It was meant to be a celebration of a legend’s life and it turned to be just so as thousands of people gathered at the Takoradi Sports Club on Saturday, July 14, to bid farewell to Highlife veteran, C.K. Mann.
Among the thousands were his colleague musicians, many of who showed their love for the man whose career spanned over four decades in the best way they could; by taking to microphone and singing some of his popular tunes.
Gyedu Blay Ambolley on the microphone
The musicians, including Silas Yankson (Son of another veteran Paapa Yankson), Bessa Simons, Bob Pinodo, Safohene Djeni, Ben Brako, Gyedu Blay Ambolley, Pauline Oduro, Kofi Kinaata, MUSIGA President, Bice Osei Kuffuor (Obour) among others turned the funeral into a mini concert as they serenaded those who had gathered.
C.K. Mann, born Charles Kofi Amankwaa Mann, died on Tuesday, March 20, at 83 and had a great career. It was therefore expected that he would receive a befitting funeral and he got exactly that.
The coffin carrying the late C.K. Mann being carried by the pall bearers
The final funeral rites unofficially started on Thursday with the mounting of giant billboards of the musician at various locations in the Western and Central regions while his music dominated the airwaves and relatives and close friends recounted fond memories of him on air.
On Friday, the body of the legend was first taken to his residence at Anaji in Takoradi and later to the Jubilee Park at West Tanokrom, where sympathisers including politicians, corporate bodies and members of the general public gathered for a wake.
On Saturday, there was a short service at the Christ The King Catholic Church at Effiakuma, Takoradi before he was interred at the Takoradi Cemetery.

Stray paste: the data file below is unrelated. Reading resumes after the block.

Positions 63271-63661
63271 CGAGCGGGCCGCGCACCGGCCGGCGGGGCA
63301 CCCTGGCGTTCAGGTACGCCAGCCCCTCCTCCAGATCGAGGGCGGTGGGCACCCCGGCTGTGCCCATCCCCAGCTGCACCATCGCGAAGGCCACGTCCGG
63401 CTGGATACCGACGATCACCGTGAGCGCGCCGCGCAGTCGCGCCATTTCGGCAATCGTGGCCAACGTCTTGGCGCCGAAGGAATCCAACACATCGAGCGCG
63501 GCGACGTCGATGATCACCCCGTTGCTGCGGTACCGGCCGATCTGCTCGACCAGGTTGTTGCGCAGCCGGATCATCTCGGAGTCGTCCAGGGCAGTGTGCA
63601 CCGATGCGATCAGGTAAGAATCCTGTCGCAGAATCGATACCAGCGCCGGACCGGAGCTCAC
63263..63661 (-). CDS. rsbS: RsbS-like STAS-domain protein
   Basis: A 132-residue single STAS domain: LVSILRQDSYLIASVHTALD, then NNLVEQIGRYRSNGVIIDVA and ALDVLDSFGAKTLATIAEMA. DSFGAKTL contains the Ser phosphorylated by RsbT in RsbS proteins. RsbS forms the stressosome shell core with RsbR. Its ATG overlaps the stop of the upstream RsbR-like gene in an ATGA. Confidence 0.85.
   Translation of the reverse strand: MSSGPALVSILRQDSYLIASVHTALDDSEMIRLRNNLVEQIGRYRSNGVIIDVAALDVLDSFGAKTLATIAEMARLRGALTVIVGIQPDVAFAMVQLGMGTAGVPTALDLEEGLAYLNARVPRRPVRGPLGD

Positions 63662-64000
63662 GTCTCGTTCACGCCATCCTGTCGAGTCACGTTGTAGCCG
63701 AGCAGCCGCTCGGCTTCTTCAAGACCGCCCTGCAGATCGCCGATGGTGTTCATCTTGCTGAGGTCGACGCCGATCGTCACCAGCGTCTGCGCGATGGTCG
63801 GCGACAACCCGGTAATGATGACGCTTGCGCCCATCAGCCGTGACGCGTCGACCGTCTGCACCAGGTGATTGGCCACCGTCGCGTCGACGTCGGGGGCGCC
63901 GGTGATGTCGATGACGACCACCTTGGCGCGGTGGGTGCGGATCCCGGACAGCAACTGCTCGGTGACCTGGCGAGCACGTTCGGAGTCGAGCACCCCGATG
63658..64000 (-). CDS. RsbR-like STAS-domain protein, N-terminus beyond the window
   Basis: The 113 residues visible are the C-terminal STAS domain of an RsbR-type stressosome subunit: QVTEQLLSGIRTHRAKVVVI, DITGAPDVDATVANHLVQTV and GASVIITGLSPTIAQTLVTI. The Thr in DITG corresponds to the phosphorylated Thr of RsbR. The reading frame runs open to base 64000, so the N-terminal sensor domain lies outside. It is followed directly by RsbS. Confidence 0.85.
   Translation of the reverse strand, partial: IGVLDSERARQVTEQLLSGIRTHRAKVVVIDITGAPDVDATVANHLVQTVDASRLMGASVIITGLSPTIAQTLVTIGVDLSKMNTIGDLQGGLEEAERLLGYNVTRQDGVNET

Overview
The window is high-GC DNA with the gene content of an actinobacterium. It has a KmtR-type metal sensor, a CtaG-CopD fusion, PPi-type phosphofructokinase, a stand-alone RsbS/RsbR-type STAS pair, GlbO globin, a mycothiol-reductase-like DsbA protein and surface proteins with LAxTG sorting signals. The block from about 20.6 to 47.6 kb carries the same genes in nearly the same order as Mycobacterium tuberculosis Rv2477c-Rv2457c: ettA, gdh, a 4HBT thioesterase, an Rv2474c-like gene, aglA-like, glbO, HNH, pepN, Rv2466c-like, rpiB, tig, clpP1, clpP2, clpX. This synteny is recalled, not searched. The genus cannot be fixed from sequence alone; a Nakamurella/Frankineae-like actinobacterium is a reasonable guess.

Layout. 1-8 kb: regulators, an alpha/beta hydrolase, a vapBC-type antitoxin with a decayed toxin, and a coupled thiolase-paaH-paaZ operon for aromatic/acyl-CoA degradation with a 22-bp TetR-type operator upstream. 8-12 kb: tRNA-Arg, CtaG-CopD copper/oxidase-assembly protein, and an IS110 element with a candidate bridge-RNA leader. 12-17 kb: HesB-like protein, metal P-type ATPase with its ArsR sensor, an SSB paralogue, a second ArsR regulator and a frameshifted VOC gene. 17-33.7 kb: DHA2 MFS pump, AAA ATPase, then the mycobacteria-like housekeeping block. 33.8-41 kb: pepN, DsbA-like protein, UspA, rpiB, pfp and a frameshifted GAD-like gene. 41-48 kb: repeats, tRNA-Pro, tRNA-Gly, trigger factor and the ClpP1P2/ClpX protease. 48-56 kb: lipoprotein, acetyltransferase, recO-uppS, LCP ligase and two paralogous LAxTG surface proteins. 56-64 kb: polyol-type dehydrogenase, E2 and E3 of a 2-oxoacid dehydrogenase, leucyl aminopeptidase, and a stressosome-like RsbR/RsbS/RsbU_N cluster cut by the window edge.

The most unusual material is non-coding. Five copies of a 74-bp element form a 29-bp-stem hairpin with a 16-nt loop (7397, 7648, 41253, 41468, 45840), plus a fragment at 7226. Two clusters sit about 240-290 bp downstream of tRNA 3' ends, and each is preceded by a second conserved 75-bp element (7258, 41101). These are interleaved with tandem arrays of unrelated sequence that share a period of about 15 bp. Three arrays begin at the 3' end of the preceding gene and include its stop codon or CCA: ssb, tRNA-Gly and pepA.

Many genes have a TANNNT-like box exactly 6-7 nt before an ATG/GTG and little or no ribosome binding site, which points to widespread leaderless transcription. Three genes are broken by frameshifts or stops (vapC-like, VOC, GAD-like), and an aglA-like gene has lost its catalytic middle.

Some of those who worked with him told Graphic Showbiz he deserved to be celebrated.
Nzema musician, Safohene Djeni, disclosed that in 1964 he was in the same band with C.K Mann in Obuasi and “C.K was very good at the guitar and with other instruments.”
He said the late C.K. Mann left for Takoradi to open a tailoring shop and then formed the Carousel-7 Band which did so well.
GHAMRO boss, Rex Omar, said C.K Mann inspired his career. “I grew up listening to him, when I settled on music, I would go to him for advice and I must say that his memory will always be embossed on my heart.”
He was optimistic that somebody will emerge from the present generation of Fante musicians to continue the legacy that C.K. Mann, Jewel Ackah, Paapa Yankson, A.B. Crenstil, Ebow Tawia, Kakaiku among others are leaving behind.
“The truth is that the legends have a special type of highlife solely from the Fanteland which I hope to see some young musicians following,” he said.
Rex Omar with Obour
For his part, Bessa Simmons said C.K. Mann was a phenomenon, who in his own time revolutionised highlife music and placed Fante music in the map. “He came to this world to compose, and I when met him I was blown away by his thoughts about the industry.”
He said after recording with the Latin band in the United Kingdom, and recording Adwoa Yankey, “I realised his purpose, write, record music and that is C.K. Mann for you.”
Francis Kow Annan, who plays the Conga and is a member of Carousal 7 Band, described his former boss simply as a leader, who saw talent and molded them.
“I was a carpenter, who had so much love for the conga drum, he saw me play and said ‘let’s go’ and we made the Carousel 7 Band work. It was a hit and we toured the country,” he recalled.
MUSIGA President, Obour said C.K. Mann was a true gift to the industry.
“When he received the gift of music, he shared it, we are all beneficiaries of his great talent and love for industry,” he said.
Ben Brako also took to the stage
The celebrations continued late into the night and on Sunday, his loved ones and musicians attended a thanksgiving service to round off the funeral rites.